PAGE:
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What Trump should do about North Korea: Talk

It would be hard to do. And it’s by no means risk free. But it’s a lot better than the alternatives.

North Korea's leader Kim Jong Un inspecting tires at a factory.
KCNA via REUTERS

It’s time to swallow hard and find a way to talk to Kim Jong Un.

Sure, North Korea recently fired a missile that appears powerful enough to put the entire United States in range. Sure, the U.S. will probably have to make some concessions if it’s serious about wanting to freeze Kim’s nuclear and missile programs. Sure, Kim would see it as a propaganda victory, and perhaps as a tactical victory.

And sure, the U.S. would be signing up for more years of threats and bluster aimed at extracting even more concessions. It would have to be practical, clear and consistent — probably through several presidential administrations — about what is unacceptable behavior. That’s very hard to do. And it’s by no means risk free.

But as long as you keep talking, you’re not shooting.

Drifting toward conflict

If recent experience shows anything, it’s that declaring it unacceptable for a country like North Korea to have nuclear weapons is mostly bluff, based on the bet that outside pressure can make it too costly to continue. If your opponent is securely in power, doesn’t care about the cost and doesn’t crave international acceptance, he’ll call that bluff. If you choose military action then, unless you’re incredibly lucky, you’re looking at a scenario in which tens of thousands of people — perhaps millions — will die, including a lot of Americans.

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Declaring that Kim must first give up his nuclear program, matching him insult for insult and counting on China to pressure North Korea is encouraging a drift toward conflict. Kim isn’t listening to the Chinese, and he isn’t slowing down. The scenarios for military action only work out if everything goes perfectly. It never does. It would be foolish to expect success in a country as isolated and mysterious as North Korea.

Former U.S. officials and foreign policy experts were widely quoted this fall as giving estimates of the chances of war with North Korea ranging from 20 percent to 50 percent. Evan Osnos, the New Yorker writer who visited North Korea for a long story published this fall, finds that a worrisome indicator of groupthink on the U.S. side.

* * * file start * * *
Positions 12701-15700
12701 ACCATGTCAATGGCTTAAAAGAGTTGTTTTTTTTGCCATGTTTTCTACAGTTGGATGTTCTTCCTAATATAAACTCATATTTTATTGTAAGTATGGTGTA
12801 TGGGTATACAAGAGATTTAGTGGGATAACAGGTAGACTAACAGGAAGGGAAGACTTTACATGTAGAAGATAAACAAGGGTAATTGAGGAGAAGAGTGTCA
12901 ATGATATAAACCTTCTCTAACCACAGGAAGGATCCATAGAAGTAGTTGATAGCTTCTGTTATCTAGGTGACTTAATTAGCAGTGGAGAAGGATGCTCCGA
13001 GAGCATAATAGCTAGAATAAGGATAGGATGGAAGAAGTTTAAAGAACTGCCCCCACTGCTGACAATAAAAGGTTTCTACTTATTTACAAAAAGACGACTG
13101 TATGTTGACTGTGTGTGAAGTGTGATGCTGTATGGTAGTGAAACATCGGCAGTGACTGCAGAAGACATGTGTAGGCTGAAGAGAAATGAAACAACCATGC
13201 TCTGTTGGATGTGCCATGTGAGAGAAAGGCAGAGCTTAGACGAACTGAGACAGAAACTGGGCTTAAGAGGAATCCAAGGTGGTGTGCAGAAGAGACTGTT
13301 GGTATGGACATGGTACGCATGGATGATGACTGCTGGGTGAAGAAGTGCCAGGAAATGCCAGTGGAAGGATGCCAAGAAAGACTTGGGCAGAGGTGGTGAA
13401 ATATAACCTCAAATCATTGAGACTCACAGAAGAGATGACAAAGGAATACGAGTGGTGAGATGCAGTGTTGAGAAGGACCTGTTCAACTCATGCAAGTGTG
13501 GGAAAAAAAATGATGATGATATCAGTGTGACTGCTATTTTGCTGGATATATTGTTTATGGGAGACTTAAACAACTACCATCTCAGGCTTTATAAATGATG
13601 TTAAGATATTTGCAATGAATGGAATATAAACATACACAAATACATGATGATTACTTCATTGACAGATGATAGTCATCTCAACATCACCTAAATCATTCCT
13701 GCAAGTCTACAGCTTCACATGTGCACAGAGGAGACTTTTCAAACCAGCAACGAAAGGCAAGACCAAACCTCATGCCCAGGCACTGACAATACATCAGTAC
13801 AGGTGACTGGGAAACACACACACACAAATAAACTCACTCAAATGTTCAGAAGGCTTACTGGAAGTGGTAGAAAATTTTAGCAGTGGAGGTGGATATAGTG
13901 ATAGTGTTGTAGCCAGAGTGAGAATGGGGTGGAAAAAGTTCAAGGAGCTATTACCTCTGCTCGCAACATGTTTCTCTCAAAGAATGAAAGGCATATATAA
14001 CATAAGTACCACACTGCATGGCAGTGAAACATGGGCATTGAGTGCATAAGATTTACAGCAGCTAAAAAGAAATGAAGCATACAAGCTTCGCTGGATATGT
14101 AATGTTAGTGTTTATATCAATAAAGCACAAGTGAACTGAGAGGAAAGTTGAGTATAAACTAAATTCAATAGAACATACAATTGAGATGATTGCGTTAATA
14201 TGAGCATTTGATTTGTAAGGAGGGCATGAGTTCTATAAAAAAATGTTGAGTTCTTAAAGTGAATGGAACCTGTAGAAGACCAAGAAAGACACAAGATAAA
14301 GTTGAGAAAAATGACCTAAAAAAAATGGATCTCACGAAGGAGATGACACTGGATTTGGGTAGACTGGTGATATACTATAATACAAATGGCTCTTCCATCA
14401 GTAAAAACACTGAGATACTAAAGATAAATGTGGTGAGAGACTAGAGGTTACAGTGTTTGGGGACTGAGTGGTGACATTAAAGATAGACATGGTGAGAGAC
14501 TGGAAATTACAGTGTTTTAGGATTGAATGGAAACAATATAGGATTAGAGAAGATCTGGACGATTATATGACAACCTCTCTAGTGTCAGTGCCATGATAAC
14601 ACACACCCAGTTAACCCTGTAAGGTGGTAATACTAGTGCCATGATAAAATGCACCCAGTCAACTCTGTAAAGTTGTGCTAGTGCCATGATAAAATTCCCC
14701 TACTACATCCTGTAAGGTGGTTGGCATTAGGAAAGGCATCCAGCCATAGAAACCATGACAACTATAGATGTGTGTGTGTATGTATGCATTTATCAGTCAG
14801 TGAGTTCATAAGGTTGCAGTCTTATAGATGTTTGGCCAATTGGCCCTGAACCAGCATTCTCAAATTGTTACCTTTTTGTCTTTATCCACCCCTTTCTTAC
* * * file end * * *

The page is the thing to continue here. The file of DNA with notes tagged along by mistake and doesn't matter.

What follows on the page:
Furthermore, he argues, the Trump administration’s assumption that Kim would try to use his nuclear arsenal to reunify the Korean peninsula by force may encourage the same “strike first” mentality that led the United States into Iraq. While no one knows Kim’s intentions, he might well be satisfied with less — like ensuring his own survival.

Mark Bowden’s piece in the Atlantic, published this summer, remains one of the clearest and most sobering examinations of the options on North Korea.

Because of North Korea’s xenophobic isolation and difficult terrain, even a massive pre-emptive strike is unlikely to destroy all of Kim’s nuclear warheads, much less his chemical and biological weapons. He would almost certainly use those he had left.

Says Bowden: “This means an American first strike would likely trigger one of the worst mass killings in human history.”

How about a limited strike, aimed at taking out Kim’s nuclear arsenal but leaving him in power? It’s extremely difficult to keep that from turning into all-out war. Kim, not you, decides whether to escalate. He still would have a massive amount of artillery that could hit Seoul, the South Korean capital.

What about a decapitation strike, either a covert operation or an aerial bunker-busting attack aimed at taking out Kim? Both depend on superb intelligence, and there is no reason to believe the U.S. has it. If you miss, and you probably will, all bets are off.

Placing a bet

Talking also means placing a bet: That despite the wild rhetoric, Kim is rational. He doesn’t want to die, and he wants to stay in power. It would cost you something. You might have to offer diplomatic recognition, a path to easing sanctions or a reduction in joint military exercises with South Korea.

Short of full diplomatic relations, James Clapper, the former director of national intelligence, suggests setting up “interest sections,” that would provide a conduit for communications, much the way the U.S. dealt with Cuba for decades. Clapper, who once served as a military intelligence officer in South Korea, says it’s not unreasonable to discuss a formal peace treaty with North Korea.

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Negotiations would have to be accompanied by a clear warning that you would fight if Kim dared touch U.S. territory or a U.S. ally. And that if you did fight, Kim would die and his country would be obliterated.

Ignoring Kim, as President Obama tried to do, didn’t work. Crazy doesn’t work, as President Trump is demonstrating. It’s possible that a combination of talk and pressure won’t, either. On a gut level, it’s less satisfying than making a dramatic move to eliminate the threat.

But this is a time for cool heads committed to a long, unglamorous slog. That is to say, diplomacy. How about shutting down his Twitter feed and seeing if Trump can cut a real deal to reduce a real threat? If so, he’d actually have something worth saying about the art of the deal.